Friday, December 31, 2010

Auld Lang Syne

I was going to write a nice contemplative piece about the highs and lows of 2010 (there were several), the success and occasionally epic failures, the recipes that were requested after serving and the ones that just stunk up my kitchen.

And then I thought, "Nuts to that!" Instead, I'm going to play with my two sugar-high nephews before heading out to ring in the New Year with a glass of something that bubbles in downtown Pittsburgh. I hope each of you have a chance to celebrate in an equally fitting manner :)

Peace out, 2010!! (Don't let the door hit ya on the way out :) )

Friday, December 24, 2010

Happy Christmas: The Spiked Edition

Our absolutely fabulous friends and drinking buddies M&M gave Tony and I one of our best holiday presents to date: A homemade spike-your-own-cocoa kit, complete with chocolate and a variety of mixers.

Spiked cocoa is one of my absolute favorite holiday treats and honestly is one of the few things to get me through major winter storm season (aside from Dr. Who and Top Gear marathons on BBC America.)

The bloggers over at Serious Eats have come up with a variety of ways to help you make your hot chocolate a little more "festive." Personally, I like the idea of the Candied Orange recipe, but that's just me.

Check it out here and then experiment on your own. And share the recipes already - it's the season to be giving, afterall.

Happy Holidays, everyone!

Much wintery love,
Adj @ Tattoos & Champagne

Monday, December 20, 2010

Shortest Blog Post Ever

I'm writing this in between pre-holiday trip errands, so rather than recap recent events, I'm just going to summary and provide recipe links where I can.

A quick visit from my younger sister prompted a breakfast run at Miss Shirley's Cafe here in Hampden. If you're a breakfast food purist, I'd suggest hitting up another establishment for your brunch. But, if you're a fan of delicious flavor - specifically in the chicken and waffles vein - then make a beeline for Miss Shirley's as soon as you have pants on.

Tony had the Benne Seed Chicken & Waffles (boneless fried chicken with honey mustard on white chedder & green onion waffles with jalapeno butter).
While I had the What Came First, The Chicken or the Egg? (which consists of a poached egg on a buttermilk buscuit with a pepper sausage and beef gravy).

Jo had eggs and hash browns. And the Savory Grits, which are made with applewood-smoked bacon and marscapone cheese. They'll put you in a food coma approximately 15minutes after ingesting.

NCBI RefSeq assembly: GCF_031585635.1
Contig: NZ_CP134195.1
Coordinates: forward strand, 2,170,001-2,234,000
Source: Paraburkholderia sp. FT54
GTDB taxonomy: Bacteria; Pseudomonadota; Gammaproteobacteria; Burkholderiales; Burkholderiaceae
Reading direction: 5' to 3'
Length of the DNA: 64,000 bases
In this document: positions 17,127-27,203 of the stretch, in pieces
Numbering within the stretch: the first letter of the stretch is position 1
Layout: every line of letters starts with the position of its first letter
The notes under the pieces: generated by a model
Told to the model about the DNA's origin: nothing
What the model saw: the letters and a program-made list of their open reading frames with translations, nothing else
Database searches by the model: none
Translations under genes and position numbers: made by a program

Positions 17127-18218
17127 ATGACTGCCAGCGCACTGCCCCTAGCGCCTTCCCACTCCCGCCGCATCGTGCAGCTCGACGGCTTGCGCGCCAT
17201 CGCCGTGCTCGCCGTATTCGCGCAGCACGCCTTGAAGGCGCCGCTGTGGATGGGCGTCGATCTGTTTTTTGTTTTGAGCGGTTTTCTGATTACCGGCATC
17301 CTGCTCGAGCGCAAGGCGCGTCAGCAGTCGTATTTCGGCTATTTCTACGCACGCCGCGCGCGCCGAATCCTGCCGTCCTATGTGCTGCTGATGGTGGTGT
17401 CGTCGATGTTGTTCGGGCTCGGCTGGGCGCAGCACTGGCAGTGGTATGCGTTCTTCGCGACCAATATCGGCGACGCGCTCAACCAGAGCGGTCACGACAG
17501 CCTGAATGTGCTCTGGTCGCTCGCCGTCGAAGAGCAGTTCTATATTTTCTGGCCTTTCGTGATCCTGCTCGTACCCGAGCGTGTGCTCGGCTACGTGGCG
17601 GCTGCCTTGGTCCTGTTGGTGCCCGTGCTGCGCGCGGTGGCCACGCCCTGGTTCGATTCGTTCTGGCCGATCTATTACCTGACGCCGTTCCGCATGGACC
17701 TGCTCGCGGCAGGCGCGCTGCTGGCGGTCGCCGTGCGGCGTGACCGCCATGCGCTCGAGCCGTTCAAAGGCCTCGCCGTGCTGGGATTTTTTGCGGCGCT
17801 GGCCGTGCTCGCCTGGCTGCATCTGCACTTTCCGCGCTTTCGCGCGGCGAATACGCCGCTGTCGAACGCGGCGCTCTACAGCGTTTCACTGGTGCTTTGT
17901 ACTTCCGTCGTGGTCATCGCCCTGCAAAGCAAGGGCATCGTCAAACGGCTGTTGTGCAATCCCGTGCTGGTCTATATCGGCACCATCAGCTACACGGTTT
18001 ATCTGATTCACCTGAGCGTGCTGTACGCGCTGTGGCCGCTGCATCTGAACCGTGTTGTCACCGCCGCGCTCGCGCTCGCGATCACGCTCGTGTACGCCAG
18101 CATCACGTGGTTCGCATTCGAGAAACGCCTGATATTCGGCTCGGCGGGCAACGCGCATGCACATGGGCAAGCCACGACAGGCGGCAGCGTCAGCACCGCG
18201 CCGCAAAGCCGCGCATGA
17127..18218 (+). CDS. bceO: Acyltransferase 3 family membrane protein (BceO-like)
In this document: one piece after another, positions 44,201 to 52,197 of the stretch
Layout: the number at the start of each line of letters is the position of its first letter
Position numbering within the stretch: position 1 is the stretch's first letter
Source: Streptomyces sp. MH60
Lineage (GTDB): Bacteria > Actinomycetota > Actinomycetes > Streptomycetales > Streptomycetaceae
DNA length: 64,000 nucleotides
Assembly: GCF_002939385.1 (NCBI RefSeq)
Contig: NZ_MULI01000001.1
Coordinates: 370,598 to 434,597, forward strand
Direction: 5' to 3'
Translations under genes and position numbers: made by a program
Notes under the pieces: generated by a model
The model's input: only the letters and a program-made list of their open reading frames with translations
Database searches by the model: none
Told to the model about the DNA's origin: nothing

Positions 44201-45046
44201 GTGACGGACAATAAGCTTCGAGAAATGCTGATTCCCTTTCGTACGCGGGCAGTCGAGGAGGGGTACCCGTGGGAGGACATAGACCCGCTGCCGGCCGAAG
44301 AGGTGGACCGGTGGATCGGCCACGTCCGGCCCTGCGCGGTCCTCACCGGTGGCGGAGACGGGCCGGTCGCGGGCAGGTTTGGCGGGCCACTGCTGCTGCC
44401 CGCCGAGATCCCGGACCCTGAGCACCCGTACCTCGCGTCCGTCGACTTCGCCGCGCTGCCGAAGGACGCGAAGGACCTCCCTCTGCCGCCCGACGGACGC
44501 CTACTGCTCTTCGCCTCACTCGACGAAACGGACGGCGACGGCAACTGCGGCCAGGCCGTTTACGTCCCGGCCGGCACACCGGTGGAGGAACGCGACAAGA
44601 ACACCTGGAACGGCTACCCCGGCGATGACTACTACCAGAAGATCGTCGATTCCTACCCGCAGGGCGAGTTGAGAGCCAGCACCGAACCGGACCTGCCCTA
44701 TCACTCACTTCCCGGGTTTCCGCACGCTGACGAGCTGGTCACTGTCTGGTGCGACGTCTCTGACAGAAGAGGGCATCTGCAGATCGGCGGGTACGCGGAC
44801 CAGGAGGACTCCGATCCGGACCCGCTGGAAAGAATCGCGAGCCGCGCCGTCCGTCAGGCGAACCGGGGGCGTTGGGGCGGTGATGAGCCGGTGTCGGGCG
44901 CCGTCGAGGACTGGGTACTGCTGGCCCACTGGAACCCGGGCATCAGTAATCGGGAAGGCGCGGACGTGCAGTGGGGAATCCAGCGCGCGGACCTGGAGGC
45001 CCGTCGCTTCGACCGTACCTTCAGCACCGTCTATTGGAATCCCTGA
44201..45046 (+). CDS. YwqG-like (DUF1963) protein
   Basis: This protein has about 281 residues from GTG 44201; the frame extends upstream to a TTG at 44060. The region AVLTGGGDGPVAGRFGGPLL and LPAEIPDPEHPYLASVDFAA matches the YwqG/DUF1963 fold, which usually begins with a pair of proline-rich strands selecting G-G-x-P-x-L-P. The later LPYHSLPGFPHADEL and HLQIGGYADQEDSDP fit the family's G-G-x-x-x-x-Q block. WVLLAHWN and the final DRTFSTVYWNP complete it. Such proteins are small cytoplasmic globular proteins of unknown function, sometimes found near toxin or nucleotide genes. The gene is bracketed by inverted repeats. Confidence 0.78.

This past weekend has been dedicated to one single-minded venture: baking. LOADS of baking. Mostly for parties but also for a few holiday gifts. Friday I managed to turn out several dozen of the Shortbread Bakery's Earl Grey Tea Chocolate Truffles. Note to would-be bakers: Do yourself a favor and invest in some non-latex gloves before rolling the truffles. You'll save a lot of time and water wasted washing your hands repeatedly.

Next, Alton Brown's Chewy Chocolate Chip Cookies. The key to this recipe is melting the butter before mixing in the sugar and using bread (instead of all-purose) flour. If you don't have a #20 ice cream scoop (I know I sure the hell don't) then simply use a 1/4 measuring cup instead.

Finally, to cap off the weekend, I turned to the good folks at Cooks Illustrated for a coconut-free, not too sweet Carrot Cake/Cupcake recipe. Unfortunately, you need a subscription to log into the site, but for $4 a month, the how-to videos alone are worth the expense.

Whew! Ok, I need to motor. I've got at least 13 hours of driving ahead of me and I need to make sure all my playlists are in order prior to my departure. I hope each of you have an AMAZING holiday and an equally kick-ass New Year!
Happy Eating!

Tuesday, December 7, 2010

The Happiest Place on Earth (if you like kimchi)

It's no secret that I grew up munching on a variety of Asian dishes. (Still do, in fact.) However, it can be difficult to find a decent Asian foods store. I mean, come on now- any corner store can carry soy sauce and long grain rice. I'm looking for something more substantial. I want some Bao, damn it!

So you can imagine my near-giddy delight when my friends Margi and Jared offered to take me to the mecca of Asian grocery chains: H Mart.

It's a little slice of heaven.
(Or Nirvana.)

H Mart is only located in a few cities in the US, so I was ecstatic when I found out that there's one located just outside of the city. The only kicker is that because it's the only one in a 50-mile radius, the place is PACKED. And for good reason: H Mart has one of the most extensive produce sections I've ever come across. Exotic fruits and veggies for days, man! There was a kimchi counter and a woman making the stuff right there in the store. I hate kimchi (I think it tastes like feet), but couldn't help but be impressed by it all.

The store carries durian fruit. I almost bought it, but I really like not throwing up at the smell of my food.

Margi handling some extra-impressive zucchini.